Why Pastors Must Take A Stand
by Bishop Harry Jackson Jr., Senior Pastor of Hope Christian Church in Beltsville, Maryland
Bishop Harry Jackson Jr. is the Senior Pastor of Hope Christian Church in Beltsville, Maryland and founder and Chairman of the High Impact Leadership Coalition, which works to educate and empower churches, community and political leaders to make grassroots influence in their communities, states, and our nation. The author of several books, he is a frequent guest on national television and radio programs. His own radio commentary, The Truth in Black and White, can be heard daily on more than 400 stations nationwide.
It is in the teaching of Scripture that, for every godly leader, the challenge comes. An opportunity to take our faith beyond our daily circumstances and relationships … to step out onto some broader, brighter stage and speak the Truth to power.
For Daniel, for Shadrach, for Meshach, for Abednego - it was a quiet, firm, consistent, refusal to comply with the directives of a hostile government.
For Esther, it was a bold stride across the throne room, to plead for justice for her people.
For Elijah, Jeremiah, Isaiah, Amos, John the Baptist … it was a cry for truth and justice, and a frank denunciation of the leaders whose ungodly behavior threatened the soul of a nation.
For Peter and John and the other disciples, it was a public decision to obey God, rather than men.
For Paul, it was the courage to stand toe-to-toe with governors and emperors, telling them the Truth of Jesus Christ.
The precedent is clear. The examples ring down through the ages. God’s people – and, in particular, their shepherds, their priests, their prophets – must not shrink from the challenges of a hostile culture, a savage opposition, an uncomprehending government.
We must stand. The witness must be faithful. The trumpet must make a certain sound. The Word of God must be proclaimed without fear or compromise.
Not everyone in our churches today recognizes the relationship between compliance with our government and compromise of our biblical principles. The 501(c)3 tax regulations that came out of the Congressional actions of 1954 must have seemed like an outrage to the pastors of that time, but the years have worn away the sharp edges of our collective conscience.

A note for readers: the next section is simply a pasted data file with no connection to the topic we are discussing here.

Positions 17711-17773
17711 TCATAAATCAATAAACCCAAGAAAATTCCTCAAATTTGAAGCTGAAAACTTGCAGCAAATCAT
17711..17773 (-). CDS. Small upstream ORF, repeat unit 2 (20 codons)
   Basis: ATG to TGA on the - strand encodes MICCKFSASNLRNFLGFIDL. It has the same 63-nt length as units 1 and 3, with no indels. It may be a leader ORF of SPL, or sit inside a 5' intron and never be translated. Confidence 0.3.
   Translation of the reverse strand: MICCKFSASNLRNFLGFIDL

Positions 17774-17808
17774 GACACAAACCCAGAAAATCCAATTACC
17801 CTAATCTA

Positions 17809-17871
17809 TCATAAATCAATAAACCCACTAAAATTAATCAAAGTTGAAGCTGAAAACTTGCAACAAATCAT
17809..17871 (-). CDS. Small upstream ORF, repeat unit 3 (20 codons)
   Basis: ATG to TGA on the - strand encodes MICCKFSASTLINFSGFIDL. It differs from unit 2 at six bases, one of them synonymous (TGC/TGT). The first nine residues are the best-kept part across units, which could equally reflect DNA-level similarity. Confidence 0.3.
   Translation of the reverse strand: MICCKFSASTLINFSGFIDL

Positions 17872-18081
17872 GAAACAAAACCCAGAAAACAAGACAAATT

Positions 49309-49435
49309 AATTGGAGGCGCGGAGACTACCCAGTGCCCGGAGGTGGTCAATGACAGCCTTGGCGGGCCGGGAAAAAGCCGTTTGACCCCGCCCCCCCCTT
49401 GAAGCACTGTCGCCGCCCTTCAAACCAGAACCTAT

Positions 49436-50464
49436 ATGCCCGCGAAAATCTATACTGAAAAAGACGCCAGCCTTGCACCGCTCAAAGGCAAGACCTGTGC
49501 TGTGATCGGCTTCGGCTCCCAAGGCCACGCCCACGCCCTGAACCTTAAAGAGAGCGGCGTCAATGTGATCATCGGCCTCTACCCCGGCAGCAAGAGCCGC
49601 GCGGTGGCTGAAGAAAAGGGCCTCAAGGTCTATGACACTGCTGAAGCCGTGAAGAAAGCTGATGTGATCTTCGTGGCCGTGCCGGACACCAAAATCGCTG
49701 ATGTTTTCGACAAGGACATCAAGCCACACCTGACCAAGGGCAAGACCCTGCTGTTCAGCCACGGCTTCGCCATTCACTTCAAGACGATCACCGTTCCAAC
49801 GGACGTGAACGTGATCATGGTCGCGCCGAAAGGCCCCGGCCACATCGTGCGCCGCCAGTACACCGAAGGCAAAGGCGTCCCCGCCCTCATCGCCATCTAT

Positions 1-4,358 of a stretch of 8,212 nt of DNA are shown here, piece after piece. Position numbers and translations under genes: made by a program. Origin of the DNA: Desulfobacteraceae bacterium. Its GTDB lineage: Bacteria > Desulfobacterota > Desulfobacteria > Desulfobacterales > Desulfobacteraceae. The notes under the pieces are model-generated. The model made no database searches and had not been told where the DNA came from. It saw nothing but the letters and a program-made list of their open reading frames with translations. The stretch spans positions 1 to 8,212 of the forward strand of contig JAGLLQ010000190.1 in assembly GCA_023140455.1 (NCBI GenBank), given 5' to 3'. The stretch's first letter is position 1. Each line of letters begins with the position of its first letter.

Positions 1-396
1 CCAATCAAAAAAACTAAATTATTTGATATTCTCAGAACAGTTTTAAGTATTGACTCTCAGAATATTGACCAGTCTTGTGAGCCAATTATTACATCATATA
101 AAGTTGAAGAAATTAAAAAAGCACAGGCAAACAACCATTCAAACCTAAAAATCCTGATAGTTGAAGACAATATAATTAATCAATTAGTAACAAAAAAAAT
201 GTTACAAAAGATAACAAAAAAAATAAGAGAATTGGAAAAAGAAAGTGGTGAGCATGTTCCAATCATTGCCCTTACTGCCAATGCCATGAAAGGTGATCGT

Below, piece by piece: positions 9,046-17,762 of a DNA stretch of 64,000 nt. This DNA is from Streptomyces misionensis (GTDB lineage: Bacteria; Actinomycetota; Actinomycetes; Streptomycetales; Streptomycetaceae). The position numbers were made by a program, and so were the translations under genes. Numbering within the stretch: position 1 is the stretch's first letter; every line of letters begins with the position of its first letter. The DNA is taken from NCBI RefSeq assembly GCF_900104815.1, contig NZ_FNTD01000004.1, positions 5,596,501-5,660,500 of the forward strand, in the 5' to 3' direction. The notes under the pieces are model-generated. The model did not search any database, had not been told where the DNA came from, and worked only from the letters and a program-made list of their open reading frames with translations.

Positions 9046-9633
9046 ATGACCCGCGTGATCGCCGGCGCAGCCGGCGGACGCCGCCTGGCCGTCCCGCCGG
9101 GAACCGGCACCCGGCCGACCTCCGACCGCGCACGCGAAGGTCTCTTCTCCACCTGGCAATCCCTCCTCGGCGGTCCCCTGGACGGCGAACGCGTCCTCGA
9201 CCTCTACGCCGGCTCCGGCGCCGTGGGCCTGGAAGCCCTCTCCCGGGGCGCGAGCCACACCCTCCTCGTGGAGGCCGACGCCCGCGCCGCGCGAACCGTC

"Not everyone in our churches today recognizes the relationship between compliance with our government and compromise of our biblical principles."
We look on these regulations now, and see only the power of the government, and the potential for financial loss. We don’t glimpse, amid all the red tape and fine print, that towering statue of Nebuchadnezzar … the arrogance of Ahab … the maneuverings of Herod … the dictatorial decrees of Caesar.
We have long since embraced the casual constraints a careless government forced upon us. We’ve grown used to the shackles of censorship that sharply limit how much of the Bible we dare preach to a contemptuous society that is wading deeper and deeper into self-destruction.
That is why, at the Alliance Defense Fund, the Pulpit Initiative is so critical. For 50-plus years, most of America’s pastors have chosen to remain behind the bars of the Internal Revenue Service’s philosophical jail. The government says that it’s not our place to comment on the public character and the public record of the men and women who would lead our nation – and we the preachers have said, "Okay." We’ll leave it to our people to search out the Bible for themselves.
The government says that it’s not our place to encourage our congregations to be dynamic, vital, moral leaders in their community … that it’s not for us to encourage them to vote on those issues that could damage our culture or warp our children’s future. And we the preachers have said, "Okay." We’ll pretend the Bible is just for the church house. We’ll tell our people to apply their faith to their daily lives in whatever way they like.
As pastors, we tell ourselves it’s compliance. That we are honoring some mythical idea that the influence of the church and the influence of the government must be kept apart – even in our hearts. But our hearts tell us that what we are truly accepting is a compromise. We are going along to get along.
And we are communicating to our people the deadly conviction that the principles of Scripture have no place on the political platform … in the voting booth … in the decisions of our leaders.
That is why we must stand. That is why we must speak Scriptural Truth on political matters. That is why we must speak when our government and our culture and so many of our own fellow pastors and parishioners demand that we be silent.
Should we exchange the proclamation of the Gospel for political haranguing? No. But neither should we let our churches become incidental islands in the swirling seas of a society drowning in its own delusions. Nor should we let our government believe that it has the authority to dominate and dictate to the Spirit of God.
Either God matters or He doesn’t. His Truth guides and infuses every aspect of our lives – or it is irrelevant, and nothing but pretty poetry and impossible standards.
I believe He matters. I believe His Truth covers all. I believe the church is about politics at least as much as it is about potlucks. I believe, in our hearts, our people know this.